There are more slaves today than the period when slavery was legal; and the European Day against trafficking – Friday, October 18 – is not about what happens “to others” but what happens to Europeans. Poverty and social exclusion breed trafficking. Slavery is all around us, if we care to see it, hidden underneath our legitimate markets and rule of law. It is part of our culture, if we tolerate it.
On the occasion of the European Day Against Trafficking in Human Human Beings on October 18, the Hellenic Parliament TV (Vouli Channel) will hold the pan-European opening of the 50-minute “She is not for Sale” documentary.
“She is not for Sale” is a shocking investigation carried out over two years into sex trafficking and forced prostitution in the Middle East, particularly the UAE, considered by many the hedonistic epicenter of the Gulf region, with over eight million tourists a year.
Using secret filming, interview, and expert analysis, the film reveals how women looking for jobs in the service sector are trafficked under false pretenses from different countries, like Moldova, where they end up as slave sex workers.
Tracing survivors as far as rehab shelters in Eastern Europe, where they are trying to put their lives back together, we hear their personal stories, and listen to professionals working in prevention, advocacy, law enforcement, academic and institutional research.
That is a closeup to a world we prefer looking from a comfortable distance.
Trafficking in human beings is the third most profitable crime market in the world after drugs and weapons. A 2017 report by the Australia-based organization Walk Free Foundation estimated that a global population of 45 million people are being trafficked, equal to the population of Poland, Spain, or Ukraine.
According to the International Labour Organization, forced labour alone generates $150bn in revenue, or approximately a treble the amount of Apple’s net operating income. In Europe and Central Asia,62% of trafficking victims are used for the purpose of sexual exploitation, of whom 96% are women and girls. Moldova is the poorest country in Europe, which makes the country ideal for recruitment, with women and girls sent to the massage parlors of Russia, Cyprus, Turkey, and the United Arab Emirates.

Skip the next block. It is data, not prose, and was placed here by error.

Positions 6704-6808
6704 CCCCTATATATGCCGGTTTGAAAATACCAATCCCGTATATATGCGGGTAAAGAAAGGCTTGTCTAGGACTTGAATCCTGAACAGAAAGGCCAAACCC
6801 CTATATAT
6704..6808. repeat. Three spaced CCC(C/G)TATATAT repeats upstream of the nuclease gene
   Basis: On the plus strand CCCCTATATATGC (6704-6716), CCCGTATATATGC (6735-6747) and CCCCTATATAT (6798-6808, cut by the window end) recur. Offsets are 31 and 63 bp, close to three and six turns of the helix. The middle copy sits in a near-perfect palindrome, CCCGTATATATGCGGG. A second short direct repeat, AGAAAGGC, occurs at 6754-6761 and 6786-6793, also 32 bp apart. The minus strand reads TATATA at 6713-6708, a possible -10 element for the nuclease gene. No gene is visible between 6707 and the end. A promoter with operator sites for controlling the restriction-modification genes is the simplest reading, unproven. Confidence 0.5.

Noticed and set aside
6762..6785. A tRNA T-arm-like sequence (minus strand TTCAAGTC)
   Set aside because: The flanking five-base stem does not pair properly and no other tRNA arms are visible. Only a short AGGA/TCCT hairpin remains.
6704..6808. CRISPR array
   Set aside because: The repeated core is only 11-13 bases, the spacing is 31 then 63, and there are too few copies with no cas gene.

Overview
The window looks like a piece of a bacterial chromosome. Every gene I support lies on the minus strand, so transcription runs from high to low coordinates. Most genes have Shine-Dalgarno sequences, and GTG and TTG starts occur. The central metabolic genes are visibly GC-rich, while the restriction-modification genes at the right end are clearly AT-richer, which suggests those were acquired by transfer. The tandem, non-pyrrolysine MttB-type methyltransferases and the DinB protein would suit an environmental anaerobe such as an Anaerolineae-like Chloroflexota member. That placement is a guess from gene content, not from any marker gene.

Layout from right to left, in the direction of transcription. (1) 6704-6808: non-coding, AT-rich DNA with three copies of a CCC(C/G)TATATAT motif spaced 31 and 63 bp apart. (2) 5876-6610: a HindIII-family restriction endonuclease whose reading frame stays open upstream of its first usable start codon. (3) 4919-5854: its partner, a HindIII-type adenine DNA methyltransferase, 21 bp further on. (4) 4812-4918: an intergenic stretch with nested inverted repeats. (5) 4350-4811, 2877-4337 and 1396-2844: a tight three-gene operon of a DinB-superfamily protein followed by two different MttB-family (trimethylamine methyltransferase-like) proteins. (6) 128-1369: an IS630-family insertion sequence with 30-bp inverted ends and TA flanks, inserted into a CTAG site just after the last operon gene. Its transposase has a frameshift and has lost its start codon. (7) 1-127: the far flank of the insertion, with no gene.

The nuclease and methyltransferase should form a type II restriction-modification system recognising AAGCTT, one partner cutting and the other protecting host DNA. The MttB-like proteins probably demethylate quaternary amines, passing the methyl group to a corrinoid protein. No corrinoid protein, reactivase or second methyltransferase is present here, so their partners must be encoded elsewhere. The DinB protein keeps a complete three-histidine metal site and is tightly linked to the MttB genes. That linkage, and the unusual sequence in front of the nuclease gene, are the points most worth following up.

In the UAE, 90% of the population are foreigners, but there is not a single migrant. The legal status of foreigners is completely dependent on the employer, who can withhold papers and the salary of any employee, with little protection from the state. Dubai alone receives eight million tourists a year, in a hedonistic paradise whose foundation is morally questioned only in few high-profile cases involving “westerners” – particularly, arbitrary arrests and lengthy detentions –of UK citizens, such as Matthew Hedges (a student accused of spying), Laleh Shahravesh (for posting an insult on Facebook), Ellie Holman (given free alcohol on Emirates Airlines, then arrested) and Andrew Neal (accused of drug dealing).
It is for this reason that the UAE (and others) are frequently accused of promoting trafficking and sexual abuse of, so-called, expatriates. Since 2006, there have been only seven convictions of human traffickers in the UAE. But while this is an extreme case of what happens on the fringes of Europe, outside Europe, we should not get too comfortable.
Trafficking is parasitic to the real market, rule of law, gender relations. It leaves its dark cloud everywhere. The discussion about this film in Greece was all about Greece. It featured an uncomfortable discussion on how the challenge at hand, engaging MPs, representatives of the police, and the National Rapporteur for Human Trafficking, of the Ministry of Foreign affairs. We also heard testimonies from NGOs, including Ana Revenco, of La Strada Moldova, and Niki Roubani of the European Women’s Network, Greece. The most uncomfortable truth is that in a country of 10 million people there are 550,000 clients.
Clients feed this market, that consider legitimate this daily exploitation of foreign, poor women and girls, that do not have the legal or social status to be afforded the dignity of the women they can empathise with, mothers, sisters, and daughters. This uncomfortable truth is the subject of this film, this day, and this discussion. Let’s us make of this a day of reckoning, not commemoration. As Bennet said, “there’s no better way of forgetting something than by commemorating it.”
Vasso Kolia served as a State Secretary for Gender Equality (2013-2015) and is a business development consultant for a number of companies. Kollia served as a General Secretary of the European Union of Women NGO (EUW: 1999-2003).